Maryland has a shortage of care workers. Getty Images.

By David Rodwin

David Rodwin is the lead attorney of the Workplace Justice Project at the Public Justice Center, where he has spent the last eight years working to improve the quality of home care jobs. He is also the vice chair of the Board of the Maryland Regional Direct Services Collaborative. He can be reached at [email protected].

At this point, just about everyone knows that Maryland is facing an increasingly dire shortage of direct care workers — home care aides and workers at assisted living facilities, adult medical day facilities, and nursing homes. Last week the Maryland Regional Direct Services Collaborative organized a panel discussion about the near-total lack of data about Maryland’s direct care workers. There are tens of thousands of these workers, and our state is projected to need many thousands more of them in the coming years, with job openings projected to grow faster than almost any other occupation. Most of their critically important work is publicly funded through Maryland’s Medicaid program. And yet, as expert panelists explained, the state does not track, analyze, or publish almost any data about them. What little data we have — that they are mostly women, that they are generally paid less than $15 per hour — come mostly from very general federal surveys. Why?

Well, for one thing, Maryland’s home care aides are everywhere and nowhere: they are in every corner of every Maryland county, and yet the very nature of their work — done in private homes — means that they don’t gather at any one workplace. That makes it harder to see their struggle. For another, none are currently unionized. Gov. Martin O’Malley (D) helped create an “independent provider” Medicaid home care program under which a union collectively bargained on behalf of several thousand home care aides, but Gov. Larry Hogan (R) killed that program soon after taking office. Systemic sexism and racism also play a central role: 90% of these workers are women and about 70% of them are Black, and our society devalues work traditionally done by women — especially when it is associated with Black women.

Panelists during last week’s event described Maryland’s home care landscape as a “wild west” where almost anything goes, almost nothing is visible, and almost no abuse gets held to account. In the experience of the Public Justice Center providing workers’ rights training to hundreds of home care aides and representing dozens of them in court, the PJC estimates that at least half of Maryland’s home care workers face wage theft by the home care agencies that employ them, in the form of unpaid travel time or overtime wages. The Public Justice Center also estimates that at least a third are still illegally misclassified as independent contractors, denying them hard-fought safety net protections like earned sick leave, and leaving them burdened with “self-employment” taxes they can’t afford to pay. In a conversation about the issue, a high-level employee at the U.S. Department of Labor described the agency’s enforcement actions against Maryland’s home care agencies as a game of “whack-a-mole:” for every home care agency they take to court for unlawfully underpaying workers, three more pop up in its place.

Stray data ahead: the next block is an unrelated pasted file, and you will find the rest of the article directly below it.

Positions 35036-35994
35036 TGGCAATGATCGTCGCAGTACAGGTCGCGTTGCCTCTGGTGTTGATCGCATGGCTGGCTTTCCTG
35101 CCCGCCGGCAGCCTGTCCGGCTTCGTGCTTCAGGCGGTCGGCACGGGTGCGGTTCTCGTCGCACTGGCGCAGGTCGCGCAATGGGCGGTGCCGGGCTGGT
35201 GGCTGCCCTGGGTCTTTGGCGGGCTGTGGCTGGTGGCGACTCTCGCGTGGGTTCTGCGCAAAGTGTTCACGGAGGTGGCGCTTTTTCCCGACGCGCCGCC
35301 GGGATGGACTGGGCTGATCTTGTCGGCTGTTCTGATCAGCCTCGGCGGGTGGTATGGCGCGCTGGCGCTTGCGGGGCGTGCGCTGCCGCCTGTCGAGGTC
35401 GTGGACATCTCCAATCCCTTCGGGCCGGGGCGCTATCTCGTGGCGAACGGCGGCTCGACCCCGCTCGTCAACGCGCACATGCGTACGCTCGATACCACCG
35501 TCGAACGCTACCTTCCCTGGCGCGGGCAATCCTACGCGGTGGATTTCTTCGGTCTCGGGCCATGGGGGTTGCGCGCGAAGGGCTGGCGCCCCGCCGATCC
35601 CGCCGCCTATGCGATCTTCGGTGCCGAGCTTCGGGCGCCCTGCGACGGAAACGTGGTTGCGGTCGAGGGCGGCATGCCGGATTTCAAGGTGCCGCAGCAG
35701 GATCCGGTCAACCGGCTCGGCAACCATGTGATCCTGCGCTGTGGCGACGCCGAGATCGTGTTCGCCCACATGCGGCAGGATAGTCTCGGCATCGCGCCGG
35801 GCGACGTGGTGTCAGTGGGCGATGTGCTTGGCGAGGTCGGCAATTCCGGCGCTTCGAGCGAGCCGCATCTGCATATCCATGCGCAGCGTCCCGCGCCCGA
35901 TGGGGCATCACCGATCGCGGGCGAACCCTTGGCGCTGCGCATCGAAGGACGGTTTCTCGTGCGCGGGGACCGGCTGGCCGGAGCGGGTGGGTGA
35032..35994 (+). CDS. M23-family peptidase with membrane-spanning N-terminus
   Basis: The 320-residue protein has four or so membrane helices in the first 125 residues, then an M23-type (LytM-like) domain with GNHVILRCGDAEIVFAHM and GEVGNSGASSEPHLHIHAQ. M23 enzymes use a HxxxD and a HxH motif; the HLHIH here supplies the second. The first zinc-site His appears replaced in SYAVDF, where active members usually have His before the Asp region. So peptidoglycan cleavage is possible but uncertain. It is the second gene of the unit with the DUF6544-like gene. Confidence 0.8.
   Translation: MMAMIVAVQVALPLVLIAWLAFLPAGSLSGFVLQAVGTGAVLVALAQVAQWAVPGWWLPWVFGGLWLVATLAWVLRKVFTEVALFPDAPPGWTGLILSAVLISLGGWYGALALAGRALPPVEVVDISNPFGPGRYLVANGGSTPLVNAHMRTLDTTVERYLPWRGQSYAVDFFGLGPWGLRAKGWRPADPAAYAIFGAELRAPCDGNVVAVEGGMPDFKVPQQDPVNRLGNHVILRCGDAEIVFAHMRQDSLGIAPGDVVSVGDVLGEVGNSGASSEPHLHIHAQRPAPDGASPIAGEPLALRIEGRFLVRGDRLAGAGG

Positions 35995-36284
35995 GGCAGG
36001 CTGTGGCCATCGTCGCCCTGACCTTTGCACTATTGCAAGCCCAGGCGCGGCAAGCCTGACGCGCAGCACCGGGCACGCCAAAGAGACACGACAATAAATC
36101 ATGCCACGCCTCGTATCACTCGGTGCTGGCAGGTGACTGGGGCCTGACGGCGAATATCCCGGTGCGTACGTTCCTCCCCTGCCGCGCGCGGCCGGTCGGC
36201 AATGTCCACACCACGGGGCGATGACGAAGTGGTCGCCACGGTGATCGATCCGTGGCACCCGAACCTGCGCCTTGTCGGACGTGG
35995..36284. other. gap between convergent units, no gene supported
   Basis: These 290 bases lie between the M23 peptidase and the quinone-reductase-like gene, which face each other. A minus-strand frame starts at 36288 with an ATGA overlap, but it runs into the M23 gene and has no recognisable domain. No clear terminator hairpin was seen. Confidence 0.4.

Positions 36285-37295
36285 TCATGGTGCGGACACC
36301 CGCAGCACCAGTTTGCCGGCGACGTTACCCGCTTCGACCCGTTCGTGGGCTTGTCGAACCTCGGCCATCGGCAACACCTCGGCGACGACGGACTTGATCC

This situation is neither sustainable nor just. But there is a way forward. The panelists last week — Dr. Chanee Fabius of the Bloomberg School of Public Health, Dr. Robyn Stone of LeadingAge, and Claudia Balog of 1199SEIU — pointed to things other states are doing that Maryland could do, too. For example, New York requires Medicaid-funded home care agencies to submit to the state’s Department of Health detailed cost reports showing how much workers are paid, publishes the information, and requires that home care aides be paid at least $17.20 or $18 per hour, depending on where in the state they live; Wisconsin’s health department collects similar information and publishes a dashboard with key information about the workforce; and Maine requires that these workers be paid at least 25% more than that state’s minimum wage, i.e., $17.25 per hour, and requires data collection to verify that pay. There are many more examples, too.

Maryland has a new administration. There are a great many opportunities for it to elevate the needs of our state’s direct care workers. Will it seize those opportunities? Tens of thousands of Maryland’s direct care and services workers — and an even greater number of older Marylanders and Marylanders with disabilities who depend on these workers for their independence — are eager to find out.